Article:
Enzymatic transformations of the nitrile group are important in biology as well as in synthetic chemistry. The enzyme QueF catalyses the conversion of 7-cyano-7-deazaguanine (preQ0) to 7-aminomethyl-7-deazaguanine (preQ1), a unique approach towards biological four-electron reduction of a nitrile to an amine. The catalytic reaction involves a QueF–preQ0 thioimidate adduct that is converted to preQ1 in two NADPH dependent reduction steps via an imine intermediate. The QueF active site comprises a cysteine nucleophile flanked by an aspartic acid and additionally contains a histidine. Here, we used mutagenesis of E. coli QueF (C190A, C190S, D197A, D197H, and H229A) to study the functional interplay between these enzyme residues in covalent catalysis. Substitution of Cys190 or Asp197 annihilates preQ0 covalent binding and largely disrupts the nitrile-to-amine reductase activity. The H229A variant readily forms the thioimidate adduct and is 24-fold less active for preQ0 reduction than wild-type ecQueF (kcat = 7.2 min−1). Using isothermal titration calorimetry, we show that the non-covalent step of preQ0 binding involves proton uptake mediated by Asp197 with His229 as the likely protonated group. Catalytic proton transfer from the Cys190 thiol via Asp197 to the nitrile nitrogen promotes the covalent intermediate. We suggest that protonated (charged) His229 facilitates the polarization of the substrate nitrile for nucleophilic attack on carbon by Cys190, and through proton relay via Asp197, it could provide the proton for re-protonating Cys190 during the formation of the imine intermediate.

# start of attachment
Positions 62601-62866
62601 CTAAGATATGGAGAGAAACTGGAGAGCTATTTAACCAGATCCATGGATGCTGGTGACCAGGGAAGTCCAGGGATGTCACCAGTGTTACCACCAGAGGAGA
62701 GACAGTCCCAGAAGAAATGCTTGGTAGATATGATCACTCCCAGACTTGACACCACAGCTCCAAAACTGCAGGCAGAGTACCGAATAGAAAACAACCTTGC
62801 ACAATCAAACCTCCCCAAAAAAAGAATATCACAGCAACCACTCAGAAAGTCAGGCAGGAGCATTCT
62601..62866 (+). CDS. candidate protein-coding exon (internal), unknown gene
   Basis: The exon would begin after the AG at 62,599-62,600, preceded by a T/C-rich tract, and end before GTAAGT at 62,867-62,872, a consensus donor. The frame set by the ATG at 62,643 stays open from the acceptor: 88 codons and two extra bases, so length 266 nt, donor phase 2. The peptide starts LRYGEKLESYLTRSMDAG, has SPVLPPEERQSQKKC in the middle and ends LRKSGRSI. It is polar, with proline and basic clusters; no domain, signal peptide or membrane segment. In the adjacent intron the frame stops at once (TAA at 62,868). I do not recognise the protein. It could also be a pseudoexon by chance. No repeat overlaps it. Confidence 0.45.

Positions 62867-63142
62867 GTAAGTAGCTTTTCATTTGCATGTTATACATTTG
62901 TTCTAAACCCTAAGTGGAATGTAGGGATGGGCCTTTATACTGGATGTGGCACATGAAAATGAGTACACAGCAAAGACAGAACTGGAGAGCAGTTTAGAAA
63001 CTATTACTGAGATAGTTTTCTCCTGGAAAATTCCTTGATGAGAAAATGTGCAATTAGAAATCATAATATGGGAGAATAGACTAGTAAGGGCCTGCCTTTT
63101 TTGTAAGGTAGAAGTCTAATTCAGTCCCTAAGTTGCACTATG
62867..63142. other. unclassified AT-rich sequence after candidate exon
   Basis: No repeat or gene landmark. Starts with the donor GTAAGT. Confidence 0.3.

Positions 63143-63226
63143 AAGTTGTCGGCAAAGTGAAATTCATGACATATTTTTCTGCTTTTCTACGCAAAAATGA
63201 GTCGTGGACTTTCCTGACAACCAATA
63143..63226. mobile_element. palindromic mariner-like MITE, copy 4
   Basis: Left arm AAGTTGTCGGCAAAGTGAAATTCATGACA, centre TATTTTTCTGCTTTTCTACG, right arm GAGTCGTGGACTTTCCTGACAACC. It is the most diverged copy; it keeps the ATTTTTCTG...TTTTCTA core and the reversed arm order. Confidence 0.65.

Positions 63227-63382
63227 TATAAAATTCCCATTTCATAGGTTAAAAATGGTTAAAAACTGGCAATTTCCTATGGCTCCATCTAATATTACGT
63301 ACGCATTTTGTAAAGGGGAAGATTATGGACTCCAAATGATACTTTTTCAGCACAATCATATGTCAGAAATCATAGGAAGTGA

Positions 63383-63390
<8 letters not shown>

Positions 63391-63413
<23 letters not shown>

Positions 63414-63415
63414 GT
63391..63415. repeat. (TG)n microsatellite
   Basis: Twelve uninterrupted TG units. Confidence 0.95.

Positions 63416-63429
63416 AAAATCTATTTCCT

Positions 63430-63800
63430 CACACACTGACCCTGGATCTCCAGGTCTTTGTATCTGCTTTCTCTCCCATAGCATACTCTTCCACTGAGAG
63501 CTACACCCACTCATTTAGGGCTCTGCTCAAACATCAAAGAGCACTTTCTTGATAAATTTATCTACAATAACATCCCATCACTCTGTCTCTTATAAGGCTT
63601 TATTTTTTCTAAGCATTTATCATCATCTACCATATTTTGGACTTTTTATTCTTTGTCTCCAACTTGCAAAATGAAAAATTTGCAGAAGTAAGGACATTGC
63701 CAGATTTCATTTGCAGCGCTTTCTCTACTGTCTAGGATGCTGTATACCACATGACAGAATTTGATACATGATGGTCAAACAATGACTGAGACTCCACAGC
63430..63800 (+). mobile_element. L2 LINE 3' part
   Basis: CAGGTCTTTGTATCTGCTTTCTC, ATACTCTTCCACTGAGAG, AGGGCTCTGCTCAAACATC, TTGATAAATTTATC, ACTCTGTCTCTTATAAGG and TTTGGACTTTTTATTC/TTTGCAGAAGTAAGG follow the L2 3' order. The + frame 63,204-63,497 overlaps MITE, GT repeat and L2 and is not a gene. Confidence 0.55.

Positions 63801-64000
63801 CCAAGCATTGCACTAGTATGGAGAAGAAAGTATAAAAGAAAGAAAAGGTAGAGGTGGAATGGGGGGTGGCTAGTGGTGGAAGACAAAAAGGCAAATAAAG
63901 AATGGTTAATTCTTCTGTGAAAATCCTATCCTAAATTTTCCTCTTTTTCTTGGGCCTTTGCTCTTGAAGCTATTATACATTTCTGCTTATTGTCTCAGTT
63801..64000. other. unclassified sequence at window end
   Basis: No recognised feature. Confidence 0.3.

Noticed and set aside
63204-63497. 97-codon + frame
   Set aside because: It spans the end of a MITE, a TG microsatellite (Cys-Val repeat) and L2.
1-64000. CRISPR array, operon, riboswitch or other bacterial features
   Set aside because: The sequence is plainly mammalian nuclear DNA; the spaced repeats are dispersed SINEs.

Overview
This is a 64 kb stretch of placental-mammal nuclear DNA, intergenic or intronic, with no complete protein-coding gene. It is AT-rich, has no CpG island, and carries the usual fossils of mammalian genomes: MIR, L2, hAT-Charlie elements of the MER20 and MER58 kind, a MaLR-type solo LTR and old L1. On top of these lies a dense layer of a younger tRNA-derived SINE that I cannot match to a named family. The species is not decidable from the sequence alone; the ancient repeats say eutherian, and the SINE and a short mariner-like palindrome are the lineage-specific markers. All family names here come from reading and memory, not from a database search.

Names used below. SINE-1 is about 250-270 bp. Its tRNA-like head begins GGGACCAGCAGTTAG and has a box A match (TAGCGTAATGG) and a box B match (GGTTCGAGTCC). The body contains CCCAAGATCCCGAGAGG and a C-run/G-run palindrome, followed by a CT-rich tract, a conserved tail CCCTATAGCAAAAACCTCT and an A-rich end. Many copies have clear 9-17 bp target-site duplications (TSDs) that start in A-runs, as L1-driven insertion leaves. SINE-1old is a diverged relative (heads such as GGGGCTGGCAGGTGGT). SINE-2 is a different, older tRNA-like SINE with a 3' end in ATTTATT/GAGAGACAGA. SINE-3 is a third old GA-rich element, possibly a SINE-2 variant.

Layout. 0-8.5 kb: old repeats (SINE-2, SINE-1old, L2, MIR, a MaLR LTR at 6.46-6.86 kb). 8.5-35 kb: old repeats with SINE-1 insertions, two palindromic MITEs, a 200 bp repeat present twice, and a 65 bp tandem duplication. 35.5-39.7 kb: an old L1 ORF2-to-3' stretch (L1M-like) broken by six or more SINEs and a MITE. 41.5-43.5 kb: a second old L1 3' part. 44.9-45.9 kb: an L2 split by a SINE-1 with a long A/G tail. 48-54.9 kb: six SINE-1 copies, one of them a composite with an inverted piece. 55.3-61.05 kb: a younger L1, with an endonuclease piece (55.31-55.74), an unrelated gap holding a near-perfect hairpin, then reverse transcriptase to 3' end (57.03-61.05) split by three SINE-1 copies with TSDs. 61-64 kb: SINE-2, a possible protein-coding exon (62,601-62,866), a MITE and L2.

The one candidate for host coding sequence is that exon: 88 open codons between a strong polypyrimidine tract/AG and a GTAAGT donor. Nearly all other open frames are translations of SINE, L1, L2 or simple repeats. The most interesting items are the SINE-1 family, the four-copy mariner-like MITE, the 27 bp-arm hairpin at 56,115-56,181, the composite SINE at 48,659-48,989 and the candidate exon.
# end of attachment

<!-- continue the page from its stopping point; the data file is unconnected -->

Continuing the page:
|Number of pages||12|
|Journal||Catalysis Science & Technology|
|Publication status||Published - 14 Jan 2019|
ASJC Scopus subject areas
- Molecular Biology
- Structural Biology